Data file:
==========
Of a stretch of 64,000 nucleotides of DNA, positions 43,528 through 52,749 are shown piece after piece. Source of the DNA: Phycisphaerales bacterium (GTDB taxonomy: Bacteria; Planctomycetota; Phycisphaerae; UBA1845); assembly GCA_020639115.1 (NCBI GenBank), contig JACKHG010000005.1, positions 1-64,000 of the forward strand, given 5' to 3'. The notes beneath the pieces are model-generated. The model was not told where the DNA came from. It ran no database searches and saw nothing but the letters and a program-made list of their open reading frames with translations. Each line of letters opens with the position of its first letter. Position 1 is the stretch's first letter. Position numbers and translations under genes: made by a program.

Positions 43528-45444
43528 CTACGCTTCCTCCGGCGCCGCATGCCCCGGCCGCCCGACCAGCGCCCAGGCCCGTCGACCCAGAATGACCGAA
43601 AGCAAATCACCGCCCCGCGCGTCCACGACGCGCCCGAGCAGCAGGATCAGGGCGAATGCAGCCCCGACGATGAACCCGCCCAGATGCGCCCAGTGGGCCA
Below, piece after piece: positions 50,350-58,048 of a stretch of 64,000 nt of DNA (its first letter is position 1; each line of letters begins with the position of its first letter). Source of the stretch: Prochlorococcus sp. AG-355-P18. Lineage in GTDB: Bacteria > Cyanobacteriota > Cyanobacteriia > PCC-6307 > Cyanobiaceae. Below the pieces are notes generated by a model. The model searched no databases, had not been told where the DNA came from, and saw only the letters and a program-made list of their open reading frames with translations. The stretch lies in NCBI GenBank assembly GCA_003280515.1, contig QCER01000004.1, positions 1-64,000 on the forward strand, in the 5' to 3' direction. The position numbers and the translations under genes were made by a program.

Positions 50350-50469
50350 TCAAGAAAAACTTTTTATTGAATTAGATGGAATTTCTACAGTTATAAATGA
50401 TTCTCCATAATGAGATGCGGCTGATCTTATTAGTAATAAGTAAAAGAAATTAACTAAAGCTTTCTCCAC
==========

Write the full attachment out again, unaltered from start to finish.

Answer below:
Of a stretch of 64,000 nucleotides of DNA, positions 43,528 through 52,749 are shown piece after piece. Source of the DNA: Phycisphaerales bacterium (GTDB taxonomy: Bacteria; Planctomycetota; Phycisphaerae; UBA1845); assembly GCA_020639115.1 (NCBI GenBank), contig JACKHG010000005.1, positions 1-64,000 of the forward strand, given 5' to 3'. The notes beneath the pieces are model-generated. The model was not told where the DNA came from. It ran no database searches and saw nothing but the letters and a program-made list of their open reading frames with translations. Each line of letters opens with the position of its first letter. Position 1 is the stretch's first letter. Position numbers and translations under genes: made by a program.

Positions 43528-45444
43528 CTACGCTTCCTCCGGCGCCGCATGCCCCGGCCGCCCGACCAGCGCCCAGGCCCGTCGACCCAGAATGACCGAA
43601 AGCAAATCACCGCCCCGCGCGTCCACGACGCGCCCGAGCAGCAGGATCAGGGCGAATGCAGCCCCGACGATGAACCCGCCCAGATGCGCCCAGTGGGCCA
Below, piece after piece: positions 50,350-58,048 of a stretch of 64,000 nt of DNA (its first letter is position 1; each line of letters begins with the position of its first letter). Source of the stretch: Prochlorococcus sp. AG-355-P18. Lineage in GTDB: Bacteria > Cyanobacteriota > Cyanobacteriia > PCC-6307 > Cyanobiaceae. Below the pieces are notes generated by a model. The model searched no databases, had not been told where the DNA came from, and saw only the letters and a program-made list of their open reading frames with translations. The stretch lies in NCBI GenBank assembly GCA_003280515.1, contig QCER01000004.1, positions 1-64,000 on the forward strand, in the 5' to 3' direction. The position numbers and the translations under genes were made by a program.

Positions 50350-50469
50350 TCAAGAAAAACTTTTTATTGAATTAGATGGAATTTCTACAGTTATAAATGA
50401 TTCTCCATAATGAGATGCGGCTGATCTTATTAGTAATAAGTAAAAGAAATTAACTAAAGCTTTCTCCAC